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The New 'Fit Note' Regulations
 by: Andrew John





Since April 2010 the old system of getting a 'sick note' from your GP has been replaced by GP 'fit notes '. These new electronic fit notes replace the old paper system in which the doctor states briefly the person's health condition and how long he or she should be away from work. As such it was little more than documentary evidence to support payment of Statutory Sick Pay or other benefits and was criticised as doing nothing to encourage a prompt return to work with possible adjustments to the work undertaken. The new fit notes are much more and very different.

When issuing s fit note the GP is required under the regulations to certify either that the person is not fit for any work or that he may be fit for some work taking into account medical advice which is given on the note.

If the GP certifies that the person is fit for work there are four more boxes which must be ticked. These will be for a phased return to work, different hours or duties, or adaption to the workplace. The new fit notes unlike the old 'sickies' can only provide for up to 3 months at a time rather than what was six months. However after six months of sickness the GP can sign a person off for an indefinite period. When the fit note provides that a person is fit to return to work, but only with reduced hours, the employer is entitled to decide the rate of pay to be paid. Recommendations in the fit note that a person is fit to return to work is not binding on an employer but would be ignored at their peril. Similarly an employer should not ignore recommendations for adaption to the workplace or other steps to allow a return to work. To do so could result in breaches of the Disability Discrimination Act.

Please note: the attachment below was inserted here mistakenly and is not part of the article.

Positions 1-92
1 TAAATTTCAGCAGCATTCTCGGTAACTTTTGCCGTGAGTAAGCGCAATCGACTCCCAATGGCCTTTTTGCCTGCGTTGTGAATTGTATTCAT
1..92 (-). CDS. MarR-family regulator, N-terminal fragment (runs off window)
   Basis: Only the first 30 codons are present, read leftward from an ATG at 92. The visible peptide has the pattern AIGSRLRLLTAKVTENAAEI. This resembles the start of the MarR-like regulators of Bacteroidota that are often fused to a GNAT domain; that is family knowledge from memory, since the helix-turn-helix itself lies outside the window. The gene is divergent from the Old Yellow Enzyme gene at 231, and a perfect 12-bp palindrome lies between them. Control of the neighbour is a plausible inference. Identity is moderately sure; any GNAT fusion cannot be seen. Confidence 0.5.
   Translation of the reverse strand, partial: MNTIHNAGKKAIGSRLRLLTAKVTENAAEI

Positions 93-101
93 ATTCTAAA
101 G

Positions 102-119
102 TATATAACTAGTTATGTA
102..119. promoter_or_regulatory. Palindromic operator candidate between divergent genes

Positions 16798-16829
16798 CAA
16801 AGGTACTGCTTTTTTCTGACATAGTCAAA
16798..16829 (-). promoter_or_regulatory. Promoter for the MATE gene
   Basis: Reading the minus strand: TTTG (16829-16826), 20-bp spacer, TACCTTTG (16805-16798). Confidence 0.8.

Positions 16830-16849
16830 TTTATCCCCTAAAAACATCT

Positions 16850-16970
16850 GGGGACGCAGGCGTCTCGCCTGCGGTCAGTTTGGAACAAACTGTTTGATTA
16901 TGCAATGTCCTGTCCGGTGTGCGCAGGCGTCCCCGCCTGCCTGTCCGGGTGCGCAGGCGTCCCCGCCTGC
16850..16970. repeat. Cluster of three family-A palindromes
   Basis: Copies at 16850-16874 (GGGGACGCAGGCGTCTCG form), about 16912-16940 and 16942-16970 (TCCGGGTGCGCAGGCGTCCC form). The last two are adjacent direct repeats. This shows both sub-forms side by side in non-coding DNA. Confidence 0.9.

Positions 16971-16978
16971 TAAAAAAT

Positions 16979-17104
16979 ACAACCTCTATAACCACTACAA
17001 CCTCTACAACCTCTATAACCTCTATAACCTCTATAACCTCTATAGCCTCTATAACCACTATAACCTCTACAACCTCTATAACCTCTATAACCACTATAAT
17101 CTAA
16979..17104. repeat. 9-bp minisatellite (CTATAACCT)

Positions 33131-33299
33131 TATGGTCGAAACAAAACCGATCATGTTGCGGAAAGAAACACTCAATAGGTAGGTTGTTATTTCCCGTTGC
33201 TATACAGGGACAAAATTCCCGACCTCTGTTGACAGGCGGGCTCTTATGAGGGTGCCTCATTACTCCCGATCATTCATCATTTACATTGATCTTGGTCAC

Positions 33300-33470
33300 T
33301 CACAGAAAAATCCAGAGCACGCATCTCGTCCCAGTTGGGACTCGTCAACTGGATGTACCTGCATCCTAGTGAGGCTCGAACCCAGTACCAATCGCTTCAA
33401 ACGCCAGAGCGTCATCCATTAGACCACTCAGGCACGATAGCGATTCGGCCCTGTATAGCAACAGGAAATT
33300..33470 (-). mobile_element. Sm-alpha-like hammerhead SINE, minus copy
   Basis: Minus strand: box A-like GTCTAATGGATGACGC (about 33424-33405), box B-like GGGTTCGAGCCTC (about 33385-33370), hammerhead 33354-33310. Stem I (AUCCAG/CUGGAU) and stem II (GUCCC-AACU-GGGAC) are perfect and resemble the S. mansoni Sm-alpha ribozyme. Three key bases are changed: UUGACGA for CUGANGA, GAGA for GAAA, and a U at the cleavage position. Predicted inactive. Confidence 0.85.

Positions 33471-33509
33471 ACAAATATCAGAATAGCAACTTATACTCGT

Under the Act an employer may not discriminate on the basis of 'physical or mental impairment which have a substantial and long-term effect on the ability to carry out normal activities '. Furthermore under the Act an employer has a duty to make reasonable adjustments to the workplace, practices and procedures, in order that a disabled person might work. An employee may therefore well argue that a refusal to allow a return to work is disability discrimination.

An indefinite "sign off" can accordingly be a poisoned chalice for an employee. In Unfair Dismissal cases the test of whether a dismissal for ill health was fair is whether the employer could be expected to wait any longer and if so how much longer?

If a person is indefinitely signed off it might allow an employer to say that he could not wait forever for a return to work. After a period of six months absence there will come a point when it is reasonable to dismiss an employee for ill health if there is no indication of when there will be a return to work. If after being signed off indefinitely a person is unable to assure the employer of the likelihood of being able to return to work a tribunal is likely to find that a dismissal was justified.

Both employer and employee should therefore remember that the new fit note is a much more important document than under the old system.

About The Author

Andrew John is an associate lawyer with Legal-Zone, a group of independent UK lawyers working online to provide affordable legal advice. Their website contains free information on most common legal issues and an advice service where they will advise on legal matters

To find out whether Legal-Zone can help you if you have a legal problem or question go to >http://www.legal-zone.co.uk
The author invites you to visit:
http://www.legal-zone.co.uk

 


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